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Pothole Formation


Meregill Hole: a subterranean canyon

A view of the Mere from the gully at the south-east corner. A waterfall enters on the left, and the normally flooded outlet to the cave passage at the eastern end of the Mere is immediately below the camera. Stephen Oldfield

Meregill Hole (SD740757) stands apart from the other great potholes of Ingleborough in terms of both its structure and its behaviour.  Aligned on a major fault running roughly north-west to south-east, it swallows water from a funnel-like catchment along the steep slopes of Ingleborough, and transports it to the God’s Bridge resurgence in the most dramatic way possible.

The approach to the south-east corner of Meregill Hole – with the largely unsuspected shaft hidden in trees, and Whernside lying beyond. Stephen Oldfield

Unlike the other famous shafts of Alum Pot, Juniper Gulf and Gaping Gill, Meregill is hidden in a thick clump of trees which grow over and actually inside the shafts, so the first-time visitor often has no idea of the awe-inspiring scene beneath his feet.  It pays to examine each part of the great hole in turn, in order to get a real feel for what is going on.

View from the north-west corner. Here the P101b water enters and the Mere is at its deepest – with a hidden outlet through the glacial debris beneath. Stephen Oldfield

At the north-western end (nearest to the valley of Chapel-le-Dale) water from the nearby pothole, P101b, can be seen entering an attractive narrow rift, clothed in ferns and mosses, and here is the best place to get a view of the Mere itself.  This is essentially a lake in the bottom of the rift: 60 metres long and about four metres wide.  At this point the water stands at its deepest – and there is an outlet somewhere below (as yet undiscovered) into the Great Scar Limestone beneath.  In the driest weather the water level, normally 15 metres below the moor – can drop to 37 metres and yet the water at this north-western end remains deep and sinister.   The entire lake rests on a floor of glacial debris and as there is usually a substantial depth, the outlet through the floor and into the limestone must be very small.  Whatever happens to the water leaving the shaft at this side is a complete mystery.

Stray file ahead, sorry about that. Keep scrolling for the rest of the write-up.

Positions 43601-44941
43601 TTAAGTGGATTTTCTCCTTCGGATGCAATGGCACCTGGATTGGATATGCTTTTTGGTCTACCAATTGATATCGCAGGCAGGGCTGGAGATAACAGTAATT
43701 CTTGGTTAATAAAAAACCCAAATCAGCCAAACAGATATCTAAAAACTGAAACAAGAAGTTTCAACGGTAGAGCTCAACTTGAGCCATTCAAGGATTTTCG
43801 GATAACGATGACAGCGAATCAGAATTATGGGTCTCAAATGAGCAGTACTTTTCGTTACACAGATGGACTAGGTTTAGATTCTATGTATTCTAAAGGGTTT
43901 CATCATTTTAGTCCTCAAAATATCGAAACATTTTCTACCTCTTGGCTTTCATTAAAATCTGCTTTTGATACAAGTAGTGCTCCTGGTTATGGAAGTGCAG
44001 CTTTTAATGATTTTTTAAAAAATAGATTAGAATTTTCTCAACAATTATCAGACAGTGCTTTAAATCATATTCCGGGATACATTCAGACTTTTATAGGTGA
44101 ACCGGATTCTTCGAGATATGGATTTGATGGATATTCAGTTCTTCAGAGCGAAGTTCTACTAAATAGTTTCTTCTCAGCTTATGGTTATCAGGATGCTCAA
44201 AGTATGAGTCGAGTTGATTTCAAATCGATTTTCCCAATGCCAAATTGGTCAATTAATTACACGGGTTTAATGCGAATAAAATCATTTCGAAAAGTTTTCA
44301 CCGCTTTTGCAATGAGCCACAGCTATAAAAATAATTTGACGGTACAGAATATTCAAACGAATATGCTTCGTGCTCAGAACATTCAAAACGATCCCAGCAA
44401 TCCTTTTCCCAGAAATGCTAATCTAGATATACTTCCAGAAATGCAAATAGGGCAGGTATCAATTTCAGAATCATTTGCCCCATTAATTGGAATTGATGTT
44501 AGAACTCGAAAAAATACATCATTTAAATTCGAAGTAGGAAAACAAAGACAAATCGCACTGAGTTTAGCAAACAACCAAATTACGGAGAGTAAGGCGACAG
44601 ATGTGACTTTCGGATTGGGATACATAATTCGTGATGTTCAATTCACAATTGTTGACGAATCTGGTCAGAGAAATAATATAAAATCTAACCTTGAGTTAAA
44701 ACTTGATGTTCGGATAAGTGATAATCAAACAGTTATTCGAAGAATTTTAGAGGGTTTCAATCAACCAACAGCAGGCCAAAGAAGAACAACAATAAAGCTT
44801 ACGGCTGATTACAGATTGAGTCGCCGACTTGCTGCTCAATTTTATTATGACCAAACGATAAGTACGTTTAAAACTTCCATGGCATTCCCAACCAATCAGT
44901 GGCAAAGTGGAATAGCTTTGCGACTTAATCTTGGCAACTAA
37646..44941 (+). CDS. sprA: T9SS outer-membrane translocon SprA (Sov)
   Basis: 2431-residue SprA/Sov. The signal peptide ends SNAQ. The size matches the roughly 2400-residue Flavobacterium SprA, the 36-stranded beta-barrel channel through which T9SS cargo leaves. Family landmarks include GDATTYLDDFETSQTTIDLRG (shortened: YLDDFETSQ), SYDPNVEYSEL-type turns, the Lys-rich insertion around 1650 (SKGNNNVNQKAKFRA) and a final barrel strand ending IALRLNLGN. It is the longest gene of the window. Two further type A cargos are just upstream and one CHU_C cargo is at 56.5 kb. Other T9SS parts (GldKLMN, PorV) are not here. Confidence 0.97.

Walking along the south side – Meregill appears at first to be two main shafts – but in fact it is one enormous hole.  The grassy saddle appearing to separate the two parts is in fact a massive bridge of limestone spanning the 60 metre length of the Mere.  Reaching the opposite end, a pinnacle of limestone can be made out beneath the tree cover – and more can be heard than seen: the roar of water below reaching deafening proportions in wet weather.  Intrepid visitors can, with great care, scramble into a gully beneath thick branches for a superb view of the Mere, trapped between walls of limestone – though the main waterfall is tantalisingly out of view except in the wettest conditions.

Beauty and the Beast: a wealth of plants and animals find the pothole far more accommodating than most humans! Stephen Oldfield

Below, at this south-east corner, water leaves the Mere and travels eastwards through a small cave passage which is normally sumped completely.  Only in the driest conditions is it possible for cavers to follow it, unless they have diving gear.  The established method for those explorers wishing to pursue this route is to reduce the amount of water entering the shaft.  This is done by using a specially dug diversion ditch up on the surface, allowing the Mere to drop to sufficient level for the cave passage to be entered.  On the north side of the shaft, two more entrances: The Aven Entrance (SD741757) and Little Meregill allow a by-pass of the sump and a more straightforward way-in, though again these are for cavers only.  Ordinary mortals must be content to inspect the entrances and imagine!

The grassy saddle of the massive rock bridge spanning the hole, with the Mere 15 metres below moor level. Stephen Oldfield

From this point Meregill Hole is one of the undoubted highlights of the Ingleborough underworld.  Uniquely, the passage follows the fault eastwards into the heart of the mountain, below the overlying Yoredale beds, dropping down a series of pitches into the spectacular Canyon. This huge rift along the fault has a roof over 21 metres high, narrowing down to a final waterfall which drops 26 metres to the main drain.  Here, Meregill begins to behave normally.  The water has to get to God’s Bridge – somehow – and here it chooses to leave the fault and head north for 762 metres, until disappearing into sumped passages (part of the Roaring Hole system) linking eventually to the resurgence at the base of the limestone.

Contrasting caves lying near Meregill: Gollum’s Cave – which soon becomes impassably wet. Stephen Oldfield
Contrasting caves lying near Meregill: The Aven Entrance which by-passes the Mere and leads cavers into the depths of Meregill Hole. Stephen Oldfield

With its unique Mere, aggressive and unpredictable moods, secretive surface appearance – and an awesome depth of over 181 metres (540 feet), Meregill Hole has to be one of the truly great natural wonders in England.


Waltham, Tony and Davies, Martin (1987) Caves and Karst of the Yorkshire Dales: A Field Guide (British Cave Research Association)

Waltham, Tony and Lowe, David (Eds) (2015) Caves and Karst of the Yorkshire Dales Volume 2 (British Cave Research Association)